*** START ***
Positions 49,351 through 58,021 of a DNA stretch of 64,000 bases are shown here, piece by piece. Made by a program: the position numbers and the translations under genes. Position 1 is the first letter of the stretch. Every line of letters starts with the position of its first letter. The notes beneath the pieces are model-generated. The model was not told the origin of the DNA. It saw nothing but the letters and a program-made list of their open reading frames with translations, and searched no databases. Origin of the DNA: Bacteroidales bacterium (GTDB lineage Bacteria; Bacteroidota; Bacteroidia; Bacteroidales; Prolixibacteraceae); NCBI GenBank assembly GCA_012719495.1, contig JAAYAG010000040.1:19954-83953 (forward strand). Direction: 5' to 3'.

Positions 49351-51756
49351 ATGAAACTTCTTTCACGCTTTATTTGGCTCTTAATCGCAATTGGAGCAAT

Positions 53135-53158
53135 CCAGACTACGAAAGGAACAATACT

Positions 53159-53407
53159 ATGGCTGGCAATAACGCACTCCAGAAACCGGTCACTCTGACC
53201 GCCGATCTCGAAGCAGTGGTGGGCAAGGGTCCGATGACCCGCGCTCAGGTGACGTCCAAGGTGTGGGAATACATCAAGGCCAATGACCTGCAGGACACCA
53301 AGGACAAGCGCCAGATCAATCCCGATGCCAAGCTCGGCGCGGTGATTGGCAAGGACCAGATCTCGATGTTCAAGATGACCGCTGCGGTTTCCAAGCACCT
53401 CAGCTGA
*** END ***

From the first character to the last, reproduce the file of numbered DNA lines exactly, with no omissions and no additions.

Positions 49,351 through 58,021 of a DNA stretch of 64,000 bases are shown here, piece by piece. Made by a program: the position numbers and the translations under genes. Position 1 is the first letter of the stretch. Every line of letters starts with the position of its first letter. The notes beneath the pieces are model-generated. The model was not told the origin of the DNA. It saw nothing but the letters and a program-made list of their open reading frames with translations, and searched no databases. Origin of the DNA: Bacteroidales bacterium (GTDB lineage Bacteria; Bacteroidota; Bacteroidia; Bacteroidales; Prolixibacteraceae); NCBI GenBank assembly GCA_012719495.1, contig JAAYAG010000040.1:19954-83953 (forward strand). Direction: 5' to 3'.

Positions 49351-51756
49351 ATGAAACTTCTTTCACGCTTTATTTGGCTCTTAATCGCAATTGGAGCAAT

Positions 53135-53158
53135 CCAGACTACGAAAGGAACAATACT

Positions 53159-53407
53159 ATGGCTGGCAATAACGCACTCCAGAAACCGGTCACTCTGACC
53201 GCCGATCTCGAAGCAGTGGTGGGCAAGGGTCCGATGACCCGCGCTCAGGTGACGTCCAAGGTGTGGGAATACATCAAGGCCAATGACCTGCAGGACACCA
53301 AGGACAAGCGCCAGATCAATCCCGATGCCAAGCTCGGCGCGGTGATTGGCAAGGACCAGATCTCGATGTTCAAGATGACCGCTGCGGTTTCCAAGCACCT
53401 CAGCTGA